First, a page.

Money Laundering Control Act

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Money Laundering Control Act
Great Seal of the United States.
Other short title(s)
  • Alcohol and Drug Abuse Amendments of 1986
  • Money Laundering Control Act of 1986
Long title An Act to strengthen Federal efforts to encourage foreign cooperation in eradicating illicit drug crops and in halting international drug traffic, to improve enforcement of Federal drug laws and enhance interdiction of illicit drug shipments, to provide strong Federal leadership in establishing effective drug abuse prevention and education programs, to expand Federal support for drug abuse treatment and rehabilitation efforts, and for other purposes.
Nickname(s) Anti-Drug Abuse Act of 1986
Enacted by the  99th United States Congress
Effective October 27, 1986
Citations
Public Law 99-570
Stat. 100 Stat. 3207 aka 100 Stat. 3207-18
Codification
Title(s) amended 18 U.S.C.: Crimes and Criminal Procedure
U.S.C. sections created
U.S.C. section(s) amended 18 U.S.C. ch. 96 § 1961
Legislative history

The Money Laundering Control Act of 1986 (Public Law 99-570) is a United States Act of Congress that made money laundering a federal crime. It was passed in 1986. It consists of two sections, 18 U.S.C. § 1956 and 18 U.S.C. § 1957. It for the first time in the United States criminalized money laundering. Section 1956 prohibits individuals from engaging in a financial transaction with proceeds that were generated from certain specific crimes, known as “specified unlawful activities” (SUAs). Additionally, the law requires that an individual specifically intend in making the transaction to conceal the source, ownership or control of the funds. There is no minimum threshold of money, nor is there the requirement that the transaction succeed in actually disguising the money. Moreover, a “financial transaction” has been broadly defined, and need not involve a financial institution, or even a business. Merely passing money from one person to another, so long as it is done with the intent to disguise the source, ownership, location or control of the money, has been deemed a financial transaction under the law. Section 1957 prohibits spending in excess of $10,000 derived from an SUA, regardless of whether the individual wishes to disguise it. This carries a lesser penalty than money laundering, and unlike the money laundering statute, requires that the money pass through a financial institution. [1]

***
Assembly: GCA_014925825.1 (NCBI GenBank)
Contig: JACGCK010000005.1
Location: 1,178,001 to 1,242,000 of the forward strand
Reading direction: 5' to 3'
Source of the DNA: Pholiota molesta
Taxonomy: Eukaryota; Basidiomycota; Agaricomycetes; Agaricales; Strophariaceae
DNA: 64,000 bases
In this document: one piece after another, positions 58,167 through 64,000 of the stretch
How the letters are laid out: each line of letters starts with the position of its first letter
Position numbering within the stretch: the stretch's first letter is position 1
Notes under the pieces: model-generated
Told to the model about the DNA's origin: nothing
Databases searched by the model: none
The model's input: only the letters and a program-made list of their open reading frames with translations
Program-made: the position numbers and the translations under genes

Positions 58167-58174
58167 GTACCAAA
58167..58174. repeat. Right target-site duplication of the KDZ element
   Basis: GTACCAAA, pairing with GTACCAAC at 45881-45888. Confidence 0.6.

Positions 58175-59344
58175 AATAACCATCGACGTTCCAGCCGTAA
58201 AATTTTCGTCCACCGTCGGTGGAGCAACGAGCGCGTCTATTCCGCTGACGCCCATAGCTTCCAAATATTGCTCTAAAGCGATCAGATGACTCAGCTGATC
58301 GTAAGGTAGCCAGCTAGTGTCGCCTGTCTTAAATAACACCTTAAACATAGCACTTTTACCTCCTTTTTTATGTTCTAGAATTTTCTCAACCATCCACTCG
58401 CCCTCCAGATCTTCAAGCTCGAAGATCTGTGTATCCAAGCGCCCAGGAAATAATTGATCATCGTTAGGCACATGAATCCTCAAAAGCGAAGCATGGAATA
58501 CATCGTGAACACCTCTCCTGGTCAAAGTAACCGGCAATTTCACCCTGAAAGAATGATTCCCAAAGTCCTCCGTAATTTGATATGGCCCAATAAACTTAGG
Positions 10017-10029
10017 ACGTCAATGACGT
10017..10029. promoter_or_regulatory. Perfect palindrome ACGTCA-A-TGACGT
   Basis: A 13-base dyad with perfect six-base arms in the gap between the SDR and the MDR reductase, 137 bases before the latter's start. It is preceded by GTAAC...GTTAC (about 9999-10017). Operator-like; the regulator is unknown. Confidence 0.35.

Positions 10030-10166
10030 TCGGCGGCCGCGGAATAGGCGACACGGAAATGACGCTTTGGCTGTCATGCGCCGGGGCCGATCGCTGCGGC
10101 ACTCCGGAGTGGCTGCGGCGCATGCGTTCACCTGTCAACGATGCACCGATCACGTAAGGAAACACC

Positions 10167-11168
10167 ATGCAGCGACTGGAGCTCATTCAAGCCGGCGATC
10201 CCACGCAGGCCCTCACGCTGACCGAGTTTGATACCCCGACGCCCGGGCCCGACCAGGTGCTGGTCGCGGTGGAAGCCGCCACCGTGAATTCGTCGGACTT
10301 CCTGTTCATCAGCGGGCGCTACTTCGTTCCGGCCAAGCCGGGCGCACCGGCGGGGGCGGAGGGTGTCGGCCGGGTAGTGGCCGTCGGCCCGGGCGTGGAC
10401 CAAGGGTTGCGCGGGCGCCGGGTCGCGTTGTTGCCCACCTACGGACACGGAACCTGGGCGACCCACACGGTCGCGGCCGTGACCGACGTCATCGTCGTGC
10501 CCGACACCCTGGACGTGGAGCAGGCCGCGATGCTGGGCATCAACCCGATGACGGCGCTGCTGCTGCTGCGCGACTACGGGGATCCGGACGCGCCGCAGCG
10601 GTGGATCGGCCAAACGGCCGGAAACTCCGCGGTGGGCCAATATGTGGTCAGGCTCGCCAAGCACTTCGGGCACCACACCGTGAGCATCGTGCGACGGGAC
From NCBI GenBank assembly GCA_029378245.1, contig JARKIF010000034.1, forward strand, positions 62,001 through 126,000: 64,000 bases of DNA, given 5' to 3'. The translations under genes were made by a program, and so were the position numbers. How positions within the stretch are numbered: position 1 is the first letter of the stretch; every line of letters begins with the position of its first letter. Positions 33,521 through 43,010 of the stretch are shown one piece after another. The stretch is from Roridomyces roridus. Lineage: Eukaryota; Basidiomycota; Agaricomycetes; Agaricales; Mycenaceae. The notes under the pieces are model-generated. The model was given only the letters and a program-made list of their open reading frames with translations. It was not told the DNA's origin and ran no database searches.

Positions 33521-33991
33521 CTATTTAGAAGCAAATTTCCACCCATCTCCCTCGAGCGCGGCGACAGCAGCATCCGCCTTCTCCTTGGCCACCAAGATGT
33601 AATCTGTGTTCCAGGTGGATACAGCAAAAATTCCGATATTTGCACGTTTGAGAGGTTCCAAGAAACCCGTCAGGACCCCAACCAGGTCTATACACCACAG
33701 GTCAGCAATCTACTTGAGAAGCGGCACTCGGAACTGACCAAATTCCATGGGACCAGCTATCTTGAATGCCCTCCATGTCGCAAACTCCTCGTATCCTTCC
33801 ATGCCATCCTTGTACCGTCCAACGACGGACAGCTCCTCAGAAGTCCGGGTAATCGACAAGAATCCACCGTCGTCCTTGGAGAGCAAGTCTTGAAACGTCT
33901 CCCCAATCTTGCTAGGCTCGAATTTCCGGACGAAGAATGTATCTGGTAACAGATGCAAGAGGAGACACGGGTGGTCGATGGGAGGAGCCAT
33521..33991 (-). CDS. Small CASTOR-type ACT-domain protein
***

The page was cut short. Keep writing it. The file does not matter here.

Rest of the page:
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References[edit]

  1. ^ Cassella, Stephan (September 2007). Money Laundering Laws. Retrieved 2 March 2011. 

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